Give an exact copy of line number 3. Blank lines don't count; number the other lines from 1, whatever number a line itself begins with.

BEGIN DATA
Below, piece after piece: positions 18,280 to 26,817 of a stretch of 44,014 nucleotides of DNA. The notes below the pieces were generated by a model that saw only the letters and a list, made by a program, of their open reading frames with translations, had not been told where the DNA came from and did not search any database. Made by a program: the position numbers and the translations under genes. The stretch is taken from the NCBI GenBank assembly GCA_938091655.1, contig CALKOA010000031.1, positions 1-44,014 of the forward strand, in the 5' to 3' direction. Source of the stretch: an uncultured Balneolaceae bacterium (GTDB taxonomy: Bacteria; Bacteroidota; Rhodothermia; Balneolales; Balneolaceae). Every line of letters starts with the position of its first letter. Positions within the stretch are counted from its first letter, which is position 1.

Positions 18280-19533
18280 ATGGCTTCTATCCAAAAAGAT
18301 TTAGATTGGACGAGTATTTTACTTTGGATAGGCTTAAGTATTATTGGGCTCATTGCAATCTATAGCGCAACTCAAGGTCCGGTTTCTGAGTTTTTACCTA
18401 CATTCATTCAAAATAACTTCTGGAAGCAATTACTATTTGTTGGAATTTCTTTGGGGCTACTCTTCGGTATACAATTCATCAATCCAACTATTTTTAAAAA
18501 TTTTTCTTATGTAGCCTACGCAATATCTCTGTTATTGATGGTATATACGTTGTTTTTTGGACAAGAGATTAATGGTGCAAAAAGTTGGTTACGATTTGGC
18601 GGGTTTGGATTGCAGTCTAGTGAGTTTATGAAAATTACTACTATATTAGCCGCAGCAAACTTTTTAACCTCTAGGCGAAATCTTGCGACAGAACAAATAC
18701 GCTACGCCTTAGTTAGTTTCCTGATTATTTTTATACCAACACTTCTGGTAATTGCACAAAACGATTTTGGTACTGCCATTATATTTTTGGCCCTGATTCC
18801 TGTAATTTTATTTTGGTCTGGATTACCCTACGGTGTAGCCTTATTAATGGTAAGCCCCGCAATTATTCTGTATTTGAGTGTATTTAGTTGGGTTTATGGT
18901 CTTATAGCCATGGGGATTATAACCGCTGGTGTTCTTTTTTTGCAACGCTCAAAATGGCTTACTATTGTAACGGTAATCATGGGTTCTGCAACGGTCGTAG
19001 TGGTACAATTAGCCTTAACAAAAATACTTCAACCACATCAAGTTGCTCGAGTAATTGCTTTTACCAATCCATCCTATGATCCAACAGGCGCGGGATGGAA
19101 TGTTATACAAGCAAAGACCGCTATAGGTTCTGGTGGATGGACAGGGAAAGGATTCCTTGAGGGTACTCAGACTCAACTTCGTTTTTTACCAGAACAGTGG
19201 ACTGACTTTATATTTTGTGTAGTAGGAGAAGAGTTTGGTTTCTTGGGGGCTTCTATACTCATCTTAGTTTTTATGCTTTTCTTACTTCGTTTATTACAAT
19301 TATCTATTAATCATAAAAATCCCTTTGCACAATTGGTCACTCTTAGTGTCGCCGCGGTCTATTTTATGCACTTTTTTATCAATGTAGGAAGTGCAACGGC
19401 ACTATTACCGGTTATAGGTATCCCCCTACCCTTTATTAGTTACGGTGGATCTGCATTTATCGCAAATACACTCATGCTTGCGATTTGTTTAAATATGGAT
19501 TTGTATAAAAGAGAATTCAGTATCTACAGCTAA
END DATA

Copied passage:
18280 ATGGCTTCTATCCAAAAAGAT